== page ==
28 Insight from Ligon Duncan's Covenant Theology course.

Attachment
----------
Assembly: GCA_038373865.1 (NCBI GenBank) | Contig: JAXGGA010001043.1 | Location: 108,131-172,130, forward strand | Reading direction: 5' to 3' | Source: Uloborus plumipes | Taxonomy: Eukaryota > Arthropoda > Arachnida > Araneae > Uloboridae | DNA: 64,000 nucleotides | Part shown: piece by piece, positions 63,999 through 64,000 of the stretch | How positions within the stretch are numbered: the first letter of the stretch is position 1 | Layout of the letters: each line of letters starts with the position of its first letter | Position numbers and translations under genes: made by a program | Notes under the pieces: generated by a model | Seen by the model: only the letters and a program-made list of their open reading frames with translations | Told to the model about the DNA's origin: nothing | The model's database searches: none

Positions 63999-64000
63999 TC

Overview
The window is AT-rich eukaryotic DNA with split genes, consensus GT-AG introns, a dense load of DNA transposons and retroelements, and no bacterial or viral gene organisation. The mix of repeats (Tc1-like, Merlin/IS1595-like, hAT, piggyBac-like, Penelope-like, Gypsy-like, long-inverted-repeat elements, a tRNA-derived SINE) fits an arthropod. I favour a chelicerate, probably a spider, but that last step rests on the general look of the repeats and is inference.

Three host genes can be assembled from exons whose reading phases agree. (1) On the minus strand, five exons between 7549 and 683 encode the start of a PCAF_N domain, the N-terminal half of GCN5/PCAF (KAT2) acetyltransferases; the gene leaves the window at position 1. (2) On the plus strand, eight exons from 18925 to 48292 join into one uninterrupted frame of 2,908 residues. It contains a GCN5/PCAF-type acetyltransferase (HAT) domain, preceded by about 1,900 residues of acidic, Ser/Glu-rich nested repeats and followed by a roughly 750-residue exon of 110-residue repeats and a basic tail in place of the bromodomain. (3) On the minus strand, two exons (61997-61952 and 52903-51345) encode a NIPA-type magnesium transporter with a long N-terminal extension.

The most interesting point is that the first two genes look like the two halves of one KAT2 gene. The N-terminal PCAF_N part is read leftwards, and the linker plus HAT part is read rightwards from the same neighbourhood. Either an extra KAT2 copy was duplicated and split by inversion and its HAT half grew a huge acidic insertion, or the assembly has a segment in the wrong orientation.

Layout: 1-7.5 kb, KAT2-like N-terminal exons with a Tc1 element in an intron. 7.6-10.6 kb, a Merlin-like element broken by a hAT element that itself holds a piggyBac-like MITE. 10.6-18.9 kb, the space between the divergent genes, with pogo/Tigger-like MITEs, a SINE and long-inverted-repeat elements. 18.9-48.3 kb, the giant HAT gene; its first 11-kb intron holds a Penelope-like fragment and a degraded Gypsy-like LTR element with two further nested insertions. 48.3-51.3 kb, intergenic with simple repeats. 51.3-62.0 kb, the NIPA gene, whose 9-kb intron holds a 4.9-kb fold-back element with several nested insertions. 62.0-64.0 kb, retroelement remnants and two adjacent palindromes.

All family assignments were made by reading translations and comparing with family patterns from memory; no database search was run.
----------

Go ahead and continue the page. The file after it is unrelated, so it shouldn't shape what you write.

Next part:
29 In particular, the promise extends to both elect covenant children and Gentile foreigners in the same way that it did with Abraham. The promise of Genesis 17 was 1) to Abraham; 2) to his descendants; and 3) to the foreign Gentile slaves from distant nations who became part of his household. Peter was addressing a Jewish audience—the descendants of Abraham—to whom promise #2 (above) was made—and declaring to them that the promise God had made 1) to Abraham was 2) also to them (as being his descendants), as well as their children (remember—it is an everlasting covenant—it didn't stop with one generation—see Psalm 105:8-10); as well as 3) to all who are far off—that is—foreign Gentiles in distant nations. Thus, the promise of the New Covenant extends to both Gentile foreigners and covenant children in the same way as did the promises to Abraham. It may be objected, how does this verse argue infant baptism? Well, remember, the whole reason Abraham was to give his sons the covenant sign was that God had extended to them the covenant promise. And Peter is affirming at Pentecost that God's covenant promise still extended to children of believers now in the same way that it did for Abraham. Spurgeon puts forth this objection: “have you ever heard this text quoted as far as this, 'For the promise is unto you and to your children'? And then a full stop is put in, to prove, not that an infant ought to be baptized, but that an infant ought to be sprinkled? The argument used by many ministers is that the blessings of the covenant are for believers and their children. . .[but]. . .this passage. . .teaches nothing of the sort. . .Suppose that I were to try and argue thus: 'The promise is unto you, and to your children, therefore your children ought to be baptized.' Go on with the text: 'and to all that are afar off,' therefore all that are afar off ought to be baptized. That would be the same kind of reasoning; but it would be the drivel of an idiot, with no reasoning in it.” (A Far Reaching Promise, Acts 2:39). I love Spurgeon, but here he misses the significance of this passage. First, Peter uses the word “promise”, rather than “offer”. Peter isn't saying that salvation is offered to everyone, whether it be the children of believers or pagan foreigners in remote places of the earth. His point is that salvation is promised to the elect, including the elect among our children as well as those now darkness; to “as many as the Lord our God will call to Himself.” So then, secondly, if this is true, Spurgeon is actually right: We should baptize the second group in verse 39; namely: the elect who come to Christ among far off nations. Ultimately, though, this passage is not about baptism at all, but about the covenant. It's not describing who we baptize, or when we baptize (or, for that matter, how we baptize!), but simply why it is that we baptize: Because of the promise of God. The point is that, as we've seen, the whole reason infants received the covenant sign in the Old Testament was on the grounds of God's covenant promise in Genesis 17:7. Infants received the covenant sign because of the covenant promise which God had made especially to them. That's the point. So: If the covenant promise of salvation is likewise made to children of believers in the new covenant, what's to keep them from receiving the covenant sign?